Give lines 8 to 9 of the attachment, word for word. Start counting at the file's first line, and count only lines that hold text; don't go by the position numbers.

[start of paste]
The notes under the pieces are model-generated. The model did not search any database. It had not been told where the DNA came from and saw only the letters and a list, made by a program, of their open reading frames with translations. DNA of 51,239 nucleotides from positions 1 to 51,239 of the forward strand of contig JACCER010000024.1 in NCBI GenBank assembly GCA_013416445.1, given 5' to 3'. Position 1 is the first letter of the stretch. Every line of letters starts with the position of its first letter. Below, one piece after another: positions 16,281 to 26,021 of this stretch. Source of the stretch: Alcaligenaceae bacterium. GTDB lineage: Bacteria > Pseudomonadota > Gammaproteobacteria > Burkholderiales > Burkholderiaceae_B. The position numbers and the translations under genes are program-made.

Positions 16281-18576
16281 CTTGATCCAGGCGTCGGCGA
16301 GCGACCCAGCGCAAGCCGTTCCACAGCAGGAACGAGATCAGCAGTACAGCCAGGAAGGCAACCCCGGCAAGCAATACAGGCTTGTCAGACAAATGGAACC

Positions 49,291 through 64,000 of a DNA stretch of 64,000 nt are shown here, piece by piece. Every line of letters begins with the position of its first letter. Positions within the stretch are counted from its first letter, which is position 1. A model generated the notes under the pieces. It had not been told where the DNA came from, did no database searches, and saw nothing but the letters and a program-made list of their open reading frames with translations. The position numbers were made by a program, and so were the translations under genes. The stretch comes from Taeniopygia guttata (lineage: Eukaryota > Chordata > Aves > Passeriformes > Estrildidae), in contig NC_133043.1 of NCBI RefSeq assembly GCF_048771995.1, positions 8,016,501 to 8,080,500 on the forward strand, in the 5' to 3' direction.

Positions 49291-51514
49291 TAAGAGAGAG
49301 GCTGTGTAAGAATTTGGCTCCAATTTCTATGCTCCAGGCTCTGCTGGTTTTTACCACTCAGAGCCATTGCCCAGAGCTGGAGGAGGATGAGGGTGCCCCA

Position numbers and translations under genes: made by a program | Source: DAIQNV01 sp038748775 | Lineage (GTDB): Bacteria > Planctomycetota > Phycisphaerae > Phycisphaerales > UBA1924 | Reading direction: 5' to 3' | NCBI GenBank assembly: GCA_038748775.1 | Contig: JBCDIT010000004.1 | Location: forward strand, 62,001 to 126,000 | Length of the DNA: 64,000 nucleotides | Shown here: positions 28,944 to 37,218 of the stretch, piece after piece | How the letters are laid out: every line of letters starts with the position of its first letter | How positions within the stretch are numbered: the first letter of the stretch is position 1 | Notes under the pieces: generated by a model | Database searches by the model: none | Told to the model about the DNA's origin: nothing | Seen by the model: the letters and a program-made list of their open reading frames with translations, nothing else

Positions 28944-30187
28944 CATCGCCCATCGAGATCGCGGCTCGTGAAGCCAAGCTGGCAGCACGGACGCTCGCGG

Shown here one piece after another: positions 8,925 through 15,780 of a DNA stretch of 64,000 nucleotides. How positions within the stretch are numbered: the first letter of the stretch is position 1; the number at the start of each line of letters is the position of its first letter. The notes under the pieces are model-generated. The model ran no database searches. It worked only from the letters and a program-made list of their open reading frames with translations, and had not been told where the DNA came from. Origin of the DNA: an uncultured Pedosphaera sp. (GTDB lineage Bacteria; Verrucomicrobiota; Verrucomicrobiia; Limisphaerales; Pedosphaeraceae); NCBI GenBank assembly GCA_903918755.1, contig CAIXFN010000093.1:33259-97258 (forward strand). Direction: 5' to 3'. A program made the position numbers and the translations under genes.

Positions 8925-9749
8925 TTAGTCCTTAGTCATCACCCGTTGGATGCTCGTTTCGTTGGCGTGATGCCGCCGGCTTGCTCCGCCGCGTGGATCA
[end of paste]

49301 GCTGTGTAAGAATTTGGCTCCAATTTCTATGCTCCAGGCTCTGCTGGTTTTTACCACTCAGAGCCATTGCCCAGAGCTGGAGGAGGATGAGGGTGCCCCA

Position numbers and translations under genes: made by a program | Source: DAIQNV01 sp038748775 | Lineage (GTDB): Bacteria > Planctomycetota > Phycisphaerae > Phycisphaerales > UBA1924 | Reading direction: 5' to 3' | NCBI GenBank assembly: GCA_038748775.1 | Contig: JBCDIT010000004.1 | Location: forward strand, 62,001 to 126,000 | Length of the DNA: 64,000 nucleotides | Shown here: positions 28,944 to 37,218 of the stretch, piece after piece | How the letters are laid out: every line of letters starts with the position of its first letter | How positions within the stretch are numbered: the first letter of the stretch is position 1 | Notes under the pieces: generated by a model | Database searches by the model: none | Told to the model about the DNA's origin: nothing | Seen by the model: the letters and a program-made list of their open reading frames with translations, nothing else